The last item is entitled “radioactive waste”. It says Japan has no plan for the waste that comes out of the plant. A kernel of truth transformed into something entirely misleading. The material will either be buried at F. Daiichi or shipped to a geological repository. However, the antinuclear activists of Japan have been well-trained by foreign experts in socio-political obfuscation; how to keep either of these things from happening. Japan Time’s bottom line is that “…finding waste storage site is practically impossible considering public sentiment.” And, “This raises serious doubts about whether the cleanup can be completed within 40 years.” The appeals to uncertainty and doubt are obvious.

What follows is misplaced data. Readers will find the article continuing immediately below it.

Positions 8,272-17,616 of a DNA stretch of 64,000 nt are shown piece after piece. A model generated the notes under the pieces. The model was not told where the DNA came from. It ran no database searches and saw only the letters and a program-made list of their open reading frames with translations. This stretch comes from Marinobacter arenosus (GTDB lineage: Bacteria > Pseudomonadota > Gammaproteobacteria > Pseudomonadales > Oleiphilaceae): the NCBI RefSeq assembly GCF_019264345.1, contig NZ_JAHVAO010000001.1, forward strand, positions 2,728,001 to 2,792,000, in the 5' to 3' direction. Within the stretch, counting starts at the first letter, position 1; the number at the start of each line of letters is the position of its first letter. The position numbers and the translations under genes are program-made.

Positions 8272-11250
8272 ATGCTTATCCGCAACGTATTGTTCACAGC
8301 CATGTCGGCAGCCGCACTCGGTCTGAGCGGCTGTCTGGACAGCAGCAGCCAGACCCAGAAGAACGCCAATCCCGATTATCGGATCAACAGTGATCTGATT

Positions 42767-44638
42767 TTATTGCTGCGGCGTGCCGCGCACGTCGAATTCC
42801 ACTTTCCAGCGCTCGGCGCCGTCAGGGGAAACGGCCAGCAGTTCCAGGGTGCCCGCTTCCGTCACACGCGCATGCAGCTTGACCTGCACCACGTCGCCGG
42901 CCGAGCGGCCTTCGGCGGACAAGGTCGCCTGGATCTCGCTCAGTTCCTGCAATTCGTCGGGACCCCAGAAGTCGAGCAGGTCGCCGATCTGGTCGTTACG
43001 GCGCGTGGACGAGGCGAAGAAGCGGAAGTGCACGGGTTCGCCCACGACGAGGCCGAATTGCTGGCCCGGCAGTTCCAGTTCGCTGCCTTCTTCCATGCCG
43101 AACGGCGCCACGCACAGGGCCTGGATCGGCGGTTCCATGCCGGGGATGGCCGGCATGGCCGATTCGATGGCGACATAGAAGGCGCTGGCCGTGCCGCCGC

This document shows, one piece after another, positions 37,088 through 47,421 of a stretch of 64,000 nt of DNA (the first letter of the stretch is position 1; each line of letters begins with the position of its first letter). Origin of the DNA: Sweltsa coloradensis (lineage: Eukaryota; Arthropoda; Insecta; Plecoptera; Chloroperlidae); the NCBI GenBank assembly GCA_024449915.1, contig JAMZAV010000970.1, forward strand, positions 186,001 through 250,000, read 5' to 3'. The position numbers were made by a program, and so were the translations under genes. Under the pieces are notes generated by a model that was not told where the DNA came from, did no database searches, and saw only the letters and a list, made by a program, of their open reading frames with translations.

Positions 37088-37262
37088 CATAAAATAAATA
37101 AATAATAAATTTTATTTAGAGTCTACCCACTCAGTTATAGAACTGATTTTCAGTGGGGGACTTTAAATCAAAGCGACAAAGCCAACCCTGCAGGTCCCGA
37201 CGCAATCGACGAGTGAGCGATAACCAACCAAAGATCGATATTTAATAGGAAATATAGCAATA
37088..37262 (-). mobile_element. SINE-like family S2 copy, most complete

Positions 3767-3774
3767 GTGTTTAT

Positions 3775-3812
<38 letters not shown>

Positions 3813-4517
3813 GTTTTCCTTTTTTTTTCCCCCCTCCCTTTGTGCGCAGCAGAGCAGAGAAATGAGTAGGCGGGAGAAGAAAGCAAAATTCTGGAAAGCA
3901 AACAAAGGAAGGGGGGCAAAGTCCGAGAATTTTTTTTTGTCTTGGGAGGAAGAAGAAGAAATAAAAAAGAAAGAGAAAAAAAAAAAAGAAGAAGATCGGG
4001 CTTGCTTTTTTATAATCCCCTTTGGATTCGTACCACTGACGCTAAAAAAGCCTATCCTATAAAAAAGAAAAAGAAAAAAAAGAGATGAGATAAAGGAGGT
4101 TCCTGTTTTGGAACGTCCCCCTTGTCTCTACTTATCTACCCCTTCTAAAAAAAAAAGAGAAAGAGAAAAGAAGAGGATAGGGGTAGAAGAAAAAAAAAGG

Japan Today makes the decommissioning processes seem hopeless, when the opposite is the reality. However, we can be confident on two points concerning the future. Japan Today will certainly do everything it can to keep fear of the unknown alive in Japan. The future is necessarily uncertain, and Japan Today uses this fact as if it is only applicable to Fukushima decommissioning. Secondly, we can surely doubt whatever rhetorical ploys the news outlet uses to try and “prove” its undeniably antinuclear agenda.

(End note – The same reporter posted a nearly identical report with the Associated Press on Saturday. (2) The preamble to the four main points is abbreviated from the Japan Today article, but the myriad of technical mistakes remain.)

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2 – (AP version)